One of the proposed reasons for cognitive decline and Alzheimer’s disease is the age-related decline in sex hormones. Research indicates that the relatively abrupt loss of estrogen and progesterone at menopause in women and the more gradual decrease in testosterone in aging men are likely risk factors for Alzheimer’s disease.

Hormones are chemical messengers that travel in the bloodstream and regulate complex processes within the body including growth, metabolism, appetite and reproduction. They are also very important for brain function, for example facilitating brain cell connections to allow memory processing, consolidation and retrieval, and protect the brain from inflammation or oxidative stress. Imbalances in hormone levels can influence behaviour and promote diseases such Alzheimer’s disease and type 2 diabetes.

During aging, there is a normal decline in sex hormone levels, resulting in hormonal deficiency known as menopause in women and andropause in men, together
with a deterioration in general health, mood and cognitive abilities. In postmenopausal women, a number of studies have shown a correlation between decreasing levels of oestrogen and increased levels of beta amyloid load, a major pathological hallmark found in the brain of people at risk of Alzheimer’s disease. Although the role of testosterone in men has received less attention, Professor Martins and his team have shown that it shares a similar action to that of estrogens on the generation of beta amyloid and therefore has a similar role to estrogen in relation to Alzheimer’s disease.

Previous research indicates that testosterone replacement reduces beta amyloid levels in both the blood and the fluid that surrounds the brain (cerebrospinal fluid). These studies suggest that the reduction in testosterone during aging could contribute to the development and underlying causes of Alzheimer’s disease.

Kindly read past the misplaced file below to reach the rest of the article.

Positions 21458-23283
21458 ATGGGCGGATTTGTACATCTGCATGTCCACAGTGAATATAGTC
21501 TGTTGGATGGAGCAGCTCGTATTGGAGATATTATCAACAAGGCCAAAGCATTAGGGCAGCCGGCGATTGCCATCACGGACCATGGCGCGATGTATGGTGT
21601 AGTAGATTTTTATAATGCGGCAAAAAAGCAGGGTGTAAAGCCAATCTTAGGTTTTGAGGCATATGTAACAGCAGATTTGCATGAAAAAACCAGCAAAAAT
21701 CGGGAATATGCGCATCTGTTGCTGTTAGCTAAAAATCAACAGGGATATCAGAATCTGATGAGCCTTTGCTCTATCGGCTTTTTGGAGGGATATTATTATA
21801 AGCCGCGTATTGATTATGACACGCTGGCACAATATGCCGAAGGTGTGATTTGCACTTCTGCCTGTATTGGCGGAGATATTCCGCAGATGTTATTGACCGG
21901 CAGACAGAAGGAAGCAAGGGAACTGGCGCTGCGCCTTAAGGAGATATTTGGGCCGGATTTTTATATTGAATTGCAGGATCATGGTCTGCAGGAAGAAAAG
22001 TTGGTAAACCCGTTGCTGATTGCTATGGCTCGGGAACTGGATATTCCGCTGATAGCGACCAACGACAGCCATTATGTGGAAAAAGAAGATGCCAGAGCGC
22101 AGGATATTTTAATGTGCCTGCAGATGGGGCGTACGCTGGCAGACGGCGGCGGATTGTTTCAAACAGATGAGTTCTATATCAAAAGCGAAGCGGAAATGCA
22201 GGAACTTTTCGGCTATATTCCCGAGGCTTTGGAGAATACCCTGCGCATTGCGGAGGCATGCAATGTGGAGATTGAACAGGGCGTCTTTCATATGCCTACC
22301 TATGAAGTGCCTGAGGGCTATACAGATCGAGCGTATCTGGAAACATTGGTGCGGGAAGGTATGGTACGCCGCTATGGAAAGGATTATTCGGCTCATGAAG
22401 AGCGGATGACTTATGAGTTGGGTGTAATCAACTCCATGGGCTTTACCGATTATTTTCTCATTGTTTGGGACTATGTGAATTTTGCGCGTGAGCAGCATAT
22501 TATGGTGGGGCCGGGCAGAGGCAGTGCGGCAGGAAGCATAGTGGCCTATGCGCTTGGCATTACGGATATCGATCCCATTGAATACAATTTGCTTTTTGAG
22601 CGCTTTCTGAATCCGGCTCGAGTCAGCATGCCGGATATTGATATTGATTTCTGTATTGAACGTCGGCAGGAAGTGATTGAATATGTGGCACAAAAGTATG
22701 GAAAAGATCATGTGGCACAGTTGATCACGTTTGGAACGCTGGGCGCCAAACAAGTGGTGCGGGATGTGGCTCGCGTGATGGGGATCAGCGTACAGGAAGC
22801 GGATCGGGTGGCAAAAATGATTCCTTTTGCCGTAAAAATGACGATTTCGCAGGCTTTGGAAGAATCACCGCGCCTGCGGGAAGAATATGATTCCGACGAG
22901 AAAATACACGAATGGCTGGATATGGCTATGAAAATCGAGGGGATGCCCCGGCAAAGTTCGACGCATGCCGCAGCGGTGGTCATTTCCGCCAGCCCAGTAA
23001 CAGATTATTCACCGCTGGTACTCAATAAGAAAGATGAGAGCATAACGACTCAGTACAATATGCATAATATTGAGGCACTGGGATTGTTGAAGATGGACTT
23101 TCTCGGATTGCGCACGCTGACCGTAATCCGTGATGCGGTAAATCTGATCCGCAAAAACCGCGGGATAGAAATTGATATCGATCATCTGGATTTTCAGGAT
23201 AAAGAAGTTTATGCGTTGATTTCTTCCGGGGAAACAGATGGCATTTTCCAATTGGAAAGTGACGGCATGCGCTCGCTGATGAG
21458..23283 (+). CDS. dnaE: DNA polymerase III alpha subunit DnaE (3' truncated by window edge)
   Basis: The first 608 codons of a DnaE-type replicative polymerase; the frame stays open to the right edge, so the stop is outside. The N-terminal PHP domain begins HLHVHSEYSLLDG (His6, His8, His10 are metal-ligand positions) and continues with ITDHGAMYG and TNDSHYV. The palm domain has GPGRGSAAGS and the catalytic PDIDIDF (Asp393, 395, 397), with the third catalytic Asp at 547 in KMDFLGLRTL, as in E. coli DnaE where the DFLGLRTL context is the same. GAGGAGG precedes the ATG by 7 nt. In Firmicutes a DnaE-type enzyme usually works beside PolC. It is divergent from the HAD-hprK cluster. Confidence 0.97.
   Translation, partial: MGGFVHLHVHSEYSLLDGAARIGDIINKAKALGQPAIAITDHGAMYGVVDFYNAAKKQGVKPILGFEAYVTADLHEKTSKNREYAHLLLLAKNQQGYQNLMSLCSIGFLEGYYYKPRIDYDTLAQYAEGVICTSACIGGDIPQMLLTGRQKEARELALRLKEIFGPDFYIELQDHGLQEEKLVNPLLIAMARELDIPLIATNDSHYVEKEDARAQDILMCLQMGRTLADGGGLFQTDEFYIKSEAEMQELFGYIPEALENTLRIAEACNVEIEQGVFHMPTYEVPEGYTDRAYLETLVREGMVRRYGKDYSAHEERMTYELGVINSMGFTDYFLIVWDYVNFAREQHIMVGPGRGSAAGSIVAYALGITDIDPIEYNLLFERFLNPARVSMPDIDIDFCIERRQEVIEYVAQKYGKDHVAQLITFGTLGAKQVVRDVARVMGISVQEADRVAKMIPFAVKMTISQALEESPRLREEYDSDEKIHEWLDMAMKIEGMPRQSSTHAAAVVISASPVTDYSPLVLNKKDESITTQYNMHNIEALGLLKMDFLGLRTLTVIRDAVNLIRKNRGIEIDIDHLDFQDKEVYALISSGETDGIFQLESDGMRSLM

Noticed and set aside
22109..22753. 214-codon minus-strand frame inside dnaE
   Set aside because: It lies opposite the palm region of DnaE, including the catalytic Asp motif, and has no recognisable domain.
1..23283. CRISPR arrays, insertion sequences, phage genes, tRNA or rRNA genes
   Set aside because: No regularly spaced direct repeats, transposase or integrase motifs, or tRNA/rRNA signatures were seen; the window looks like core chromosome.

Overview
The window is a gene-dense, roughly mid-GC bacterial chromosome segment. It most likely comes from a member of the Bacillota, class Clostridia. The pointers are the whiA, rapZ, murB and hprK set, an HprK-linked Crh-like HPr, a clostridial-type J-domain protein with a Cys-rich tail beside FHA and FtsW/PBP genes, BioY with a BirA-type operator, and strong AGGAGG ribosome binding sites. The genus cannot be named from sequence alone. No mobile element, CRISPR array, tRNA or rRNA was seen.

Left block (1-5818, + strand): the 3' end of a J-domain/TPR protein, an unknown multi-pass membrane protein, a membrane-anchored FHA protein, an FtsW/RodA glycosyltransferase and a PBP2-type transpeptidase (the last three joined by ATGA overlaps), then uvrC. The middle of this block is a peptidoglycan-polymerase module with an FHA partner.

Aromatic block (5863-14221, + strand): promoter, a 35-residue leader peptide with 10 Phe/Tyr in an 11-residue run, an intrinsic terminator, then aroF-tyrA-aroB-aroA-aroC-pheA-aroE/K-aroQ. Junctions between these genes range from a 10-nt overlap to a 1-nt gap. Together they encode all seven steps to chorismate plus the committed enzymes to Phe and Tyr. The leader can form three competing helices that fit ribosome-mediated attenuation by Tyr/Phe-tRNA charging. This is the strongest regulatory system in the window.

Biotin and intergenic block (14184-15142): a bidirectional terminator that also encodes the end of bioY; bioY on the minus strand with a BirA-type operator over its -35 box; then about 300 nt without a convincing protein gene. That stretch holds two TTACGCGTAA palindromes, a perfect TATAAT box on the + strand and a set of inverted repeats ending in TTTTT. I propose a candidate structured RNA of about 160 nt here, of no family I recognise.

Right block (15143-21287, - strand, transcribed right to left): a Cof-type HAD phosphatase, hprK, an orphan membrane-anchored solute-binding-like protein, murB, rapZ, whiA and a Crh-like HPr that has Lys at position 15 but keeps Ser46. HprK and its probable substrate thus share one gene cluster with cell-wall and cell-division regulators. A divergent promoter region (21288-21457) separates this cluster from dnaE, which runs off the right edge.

Professor Martins and his team, in collaboration with Dr Adrian Zentner, conducted a pilot study
in Perth with 25 men all receiving testosterone treatment. The data from these men demonstrated that testosterone treatment lowers beta amyloid levels in four months in most of the men in the study and lowers another hormone, luteinizing hormone (potentially a major contributor to Alzheimer’s disease) in all participants.

Luteinizing hormone is secreted from the pituitary gland into the blood system which stimulates the production of hormones such as testosterone, estrogen, progesterone, activin, and inhibin. In aging men, luteinizing hormone levels have been shown to be two to three times higher in older men than in men in their mid-20s.

Whether luteinizing hormone plays a direct role in Alzheimer’s disease remains unclear. Our research has linked testosterone depletion and perhaps luteinizing hormone elevation with increased risk for the development of Alzheimer’s disease in men.

The findings from our previous research have encouraged further investigation into the impact of testosterone treatment on the associations previously observed between luteinizing hormone, testosterone and brain amyloid load. As a result, we have established a clinical trial to assess the effect of testosterone treatment on brain amyloid load and cognition in men over 60 years of age.

The study is being conducted across two sites. In Perth, the Foundation’s clinical research site on Stirling Highway, Nedlands will
lead the study. The second site is at Macquarie University in NSW. The study is targeting men who have testosterone levels at the low end of normal and who have subjective memory complaints. Eligible participants will receive 13 months of treatment.

A number of parameters will be measured at baseline (before treatment), during the trial and at the end of the trial (56 weeks). The parameters to be measured will include neuropsychological
assessments to assess whether benefits to cognition and memory are observed, brain imaging, including MRI, FDG-PET (to determine if there are improvement in brain glucose metabolism), and Amyloid-PET (to determine if there is lowering of brain amyloid load).

The trial is still looking for participants. If this study is of interest to you, please contact the Clinical Trial Co-ordinator Shane Fernandez on 6304 3966 or email

Kevin Taddei Research Associate, School of Medical and Health Sciences, Edith Cowen University

Dr Giuseppe Verdile Associate Professor, School of Pharmacy and Biomedical Science, Curtin Universitny